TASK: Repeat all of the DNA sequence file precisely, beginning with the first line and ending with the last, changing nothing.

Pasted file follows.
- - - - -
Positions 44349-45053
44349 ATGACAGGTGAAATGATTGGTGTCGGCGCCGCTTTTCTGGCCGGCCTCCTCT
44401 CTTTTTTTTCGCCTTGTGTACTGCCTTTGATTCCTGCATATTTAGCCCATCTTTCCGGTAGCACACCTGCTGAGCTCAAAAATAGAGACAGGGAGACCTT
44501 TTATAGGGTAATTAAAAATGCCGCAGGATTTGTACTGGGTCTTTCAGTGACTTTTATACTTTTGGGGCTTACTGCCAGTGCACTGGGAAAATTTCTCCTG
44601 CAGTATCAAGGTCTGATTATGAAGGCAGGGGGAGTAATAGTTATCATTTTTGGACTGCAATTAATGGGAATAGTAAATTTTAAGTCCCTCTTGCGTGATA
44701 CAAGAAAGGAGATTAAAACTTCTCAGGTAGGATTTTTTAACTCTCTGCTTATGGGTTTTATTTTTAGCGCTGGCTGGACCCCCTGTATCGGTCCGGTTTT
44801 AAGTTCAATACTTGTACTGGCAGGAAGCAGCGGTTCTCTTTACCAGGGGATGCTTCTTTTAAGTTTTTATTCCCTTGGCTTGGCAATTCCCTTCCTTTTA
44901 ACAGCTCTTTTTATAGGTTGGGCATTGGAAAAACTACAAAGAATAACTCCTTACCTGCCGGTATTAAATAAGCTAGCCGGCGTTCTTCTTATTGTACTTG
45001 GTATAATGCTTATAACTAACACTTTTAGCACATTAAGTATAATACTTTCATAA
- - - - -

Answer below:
Positions 44349-45053
44349 ATGACAGGTGAAATGATTGGTGTCGGCGCCGCTTTTCTGGCCGGCCTCCTCT
44401 CTTTTTTTTCGCCTTGTGTACTGCCTTTGATTCCTGCATATTTAGCCCATCTTTCCGGTAGCACACCTGCTGAGCTCAAAAATAGAGACAGGGAGACCTT
44501 TTATAGGGTAATTAAAAATGCCGCAGGATTTGTACTGGGTCTTTCAGTGACTTTTATACTTTTGGGGCTTACTGCCAGTGCACTGGGAAAATTTCTCCTG
44601 CAGTATCAAGGTCTGATTATGAAGGCAGGGGGAGTAATAGTTATCATTTTTGGACTGCAATTAATGGGAATAGTAAATTTTAAGTCCCTCTTGCGTGATA
44701 CAAGAAAGGAGATTAAAACTTCTCAGGTAGGATTTTTTAACTCTCTGCTTATGGGTTTTATTTTTAGCGCTGGCTGGACCCCCTGTATCGGTCCGGTTTT
44801 AAGTTCAATACTTGTACTGGCAGGAAGCAGCGGTTCTCTTTACCAGGGGATGCTTCTTTTAAGTTTTTATTCCCTTGGCTTGGCAATTCCCTTCCTTTTA
44901 ACAGCTCTTTTTATAGGTTGGGCATTGGAAAAACTACAAAGAATAACTCCTTACCTGCCGGTATTAAATAAGCTAGCCGGCGTTCTTCTTATTGTACTTG
45001 GTATAATGCTTATAACTAACACTTTTAGCACATTAAGTATAATACTTTCATAA